What you need to know about the Justin Timberlake “Braspberry” sensation

What you need to know about the Justin Timberlake “Braspberry” sensation

June is the kickoff of National Fresh Fruit and Vegetable Month, and what better way to celebrate than trying new fruit options?

Singer and actor Justin Timberlake recently “invented” his own fruit: the braspberry. His creation may just look like a blueberry stuffed on top of a raspberry, but don’t overlook this new phenomenon.

Berries are known to be packed with antioxidants. “It is theorized that antioxidants can contribute to overall health by helping the body get rid of free radicals,” says Dr. Kabir Julka, gastroenterologist with Advocate Medical Group.

He describes free radicals as molecules that can be generated by normal body metabolism that can ultimately damage the body. “They can harm cells and our DNA and lead to chronic medical problems,” Dr. Julka says. “Exposure to things like tobacco, x-rays and ozone are likely to increase free radical formation in the body.”

Research from the Journal of Agricultural and Food Chemistry in 2014 notes berries have significant health benefits for the brain and are loaded with nutrients. The researchers point to berries advancing intellectual awareness and can increase activity in different areas of your brain.

Why blueberries? Blueberries may appear small, but they are quite mighty for your well-being. The 2014 research suggests blueberries can help prevent cancers, such as lung, breast and cervical due to the anthocyanins in the berries. Also, this fruit assists with aging and urinary tract infections, according to U.S. Highbush Blueberry Council.

And another 2018 study published in the American Thoracic Society Journal points to another berry benefit: lung protection.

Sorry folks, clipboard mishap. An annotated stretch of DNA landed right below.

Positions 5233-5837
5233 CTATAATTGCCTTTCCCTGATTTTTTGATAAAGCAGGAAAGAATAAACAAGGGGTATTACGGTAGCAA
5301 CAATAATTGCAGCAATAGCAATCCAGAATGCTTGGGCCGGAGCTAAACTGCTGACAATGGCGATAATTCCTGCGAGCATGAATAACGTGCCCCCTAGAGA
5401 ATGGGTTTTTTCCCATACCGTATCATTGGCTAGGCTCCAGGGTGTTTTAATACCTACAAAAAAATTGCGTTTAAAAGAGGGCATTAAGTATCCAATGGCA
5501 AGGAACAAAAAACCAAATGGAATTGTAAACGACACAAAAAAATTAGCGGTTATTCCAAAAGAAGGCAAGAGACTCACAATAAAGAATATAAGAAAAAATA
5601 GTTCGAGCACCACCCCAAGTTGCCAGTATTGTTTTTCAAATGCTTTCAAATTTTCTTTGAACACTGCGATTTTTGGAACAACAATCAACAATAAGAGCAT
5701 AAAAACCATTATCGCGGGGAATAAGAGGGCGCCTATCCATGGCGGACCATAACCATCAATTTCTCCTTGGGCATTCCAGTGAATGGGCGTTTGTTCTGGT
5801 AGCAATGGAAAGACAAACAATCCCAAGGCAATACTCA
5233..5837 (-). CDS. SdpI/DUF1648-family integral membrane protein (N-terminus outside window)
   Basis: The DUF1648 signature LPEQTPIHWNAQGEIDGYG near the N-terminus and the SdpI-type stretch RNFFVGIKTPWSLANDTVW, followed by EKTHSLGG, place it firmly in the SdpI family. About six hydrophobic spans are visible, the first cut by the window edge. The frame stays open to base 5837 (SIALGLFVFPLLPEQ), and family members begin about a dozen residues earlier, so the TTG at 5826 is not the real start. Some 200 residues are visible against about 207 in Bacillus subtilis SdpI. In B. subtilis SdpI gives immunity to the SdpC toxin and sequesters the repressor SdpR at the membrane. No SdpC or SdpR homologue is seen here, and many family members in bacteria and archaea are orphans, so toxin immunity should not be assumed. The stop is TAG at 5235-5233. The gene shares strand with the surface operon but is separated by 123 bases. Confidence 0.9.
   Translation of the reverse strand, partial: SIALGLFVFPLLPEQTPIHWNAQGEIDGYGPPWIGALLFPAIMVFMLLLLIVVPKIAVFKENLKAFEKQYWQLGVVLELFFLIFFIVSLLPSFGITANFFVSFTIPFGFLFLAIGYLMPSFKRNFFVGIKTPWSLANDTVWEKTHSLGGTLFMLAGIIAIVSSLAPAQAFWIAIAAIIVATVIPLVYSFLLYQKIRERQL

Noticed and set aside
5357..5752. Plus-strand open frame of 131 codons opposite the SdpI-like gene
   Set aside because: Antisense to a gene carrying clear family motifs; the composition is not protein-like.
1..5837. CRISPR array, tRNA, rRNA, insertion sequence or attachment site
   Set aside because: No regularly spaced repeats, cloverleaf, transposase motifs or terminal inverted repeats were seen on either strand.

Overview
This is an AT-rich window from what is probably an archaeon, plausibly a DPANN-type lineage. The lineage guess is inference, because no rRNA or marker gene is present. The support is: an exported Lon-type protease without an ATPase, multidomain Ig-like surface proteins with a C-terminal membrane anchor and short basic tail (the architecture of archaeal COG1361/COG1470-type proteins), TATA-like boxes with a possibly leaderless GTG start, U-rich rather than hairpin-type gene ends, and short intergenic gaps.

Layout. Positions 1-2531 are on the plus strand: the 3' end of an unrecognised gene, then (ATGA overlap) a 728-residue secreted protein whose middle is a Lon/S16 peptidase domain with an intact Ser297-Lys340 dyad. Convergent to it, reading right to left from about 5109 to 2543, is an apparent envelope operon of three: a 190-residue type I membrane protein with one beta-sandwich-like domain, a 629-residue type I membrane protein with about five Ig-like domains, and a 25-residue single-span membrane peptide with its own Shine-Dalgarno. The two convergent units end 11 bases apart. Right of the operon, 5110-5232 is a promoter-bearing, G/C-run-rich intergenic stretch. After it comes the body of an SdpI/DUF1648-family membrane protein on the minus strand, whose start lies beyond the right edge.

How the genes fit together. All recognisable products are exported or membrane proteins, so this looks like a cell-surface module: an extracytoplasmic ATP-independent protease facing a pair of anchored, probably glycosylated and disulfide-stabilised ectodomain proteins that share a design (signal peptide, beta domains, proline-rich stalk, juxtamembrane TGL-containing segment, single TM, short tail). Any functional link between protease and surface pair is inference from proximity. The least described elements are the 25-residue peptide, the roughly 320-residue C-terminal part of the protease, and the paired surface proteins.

Other advantages? Blueberries are in the same family as billiberries, which relate to improving your overall vision. They reduce potential risks for a heart attack, maintain good cholesterol levels and lower your chance for a stroke. The United States Department of Agriculture mentions blueberries contain vitamins C and K. If you want to keep your memory sharp and cut your sugar intake, blueberries are proven to reduce Alzheimer’s and Type 2 diabetes, too.

And raspberries? Oregon Raspberry and Blackberry Commission found eating red raspberries are valuable for cancer prevention as well as heart disease. And if you’re in pain, think about eating raspberries instead of taking medication; this fruit acts as a pain relief due to the “ellagic acid” in the berries.

Dr. Julka emphasizes antioxidants in berries are important for creating stability.

“Antioxidants are molecules that can help scavenge the free radicals and basically neutralize them, so trying to have a balance of free radicals with antioxidants theoretically helps to prevent medical problems and could potentially slow the aging process.”

He adds eating blueberries and raspberries are beneficial for long-term health without posing harm on your well-being.

Related Posts



  1. Wow, I’ve been mixing these berries for years and called it “mixed berries”. Then I see it in the frozen fruit section as “mixed berries”. But a celeb puts a blueberry into a raspberry and suddenly it’s a sensational thing. Well, I hope I am still getting all the good stuff from them by eating them together instead of inside one another because I can tell you this, that packaging is going to raise the price of these berries and you’ll get a lot less.

  2. How much did Driscoll pay this writer, I wonder? Also, you really can’t put a ton of faith in research that is obviously biased towards its own product (Highbush Blueberry council, Oregon Raspberry and Blackberry commission).

  3. Right on, ladies! If “Justin” could get them to grow on a bush like they are in the package,
    THAT would be an INVENTION.

  4. I hope everybody starts enjoying braspberries!

    Yea berries!

Subscribe to health enews newsletter

About the Author

Kelsey Andeway
Kelsey Andeway

Kelsey Andeway, health e-news contributor, is a public affairs intern at Advocate Health Care in Downers Grove. She is a senior at Loyola University Chicago earning a bachelor's degree in Communication Studies with a minor in Dance. In her free time, Kelsey enjoys dancing, baking, and taking long walks with her Chocolate Lab.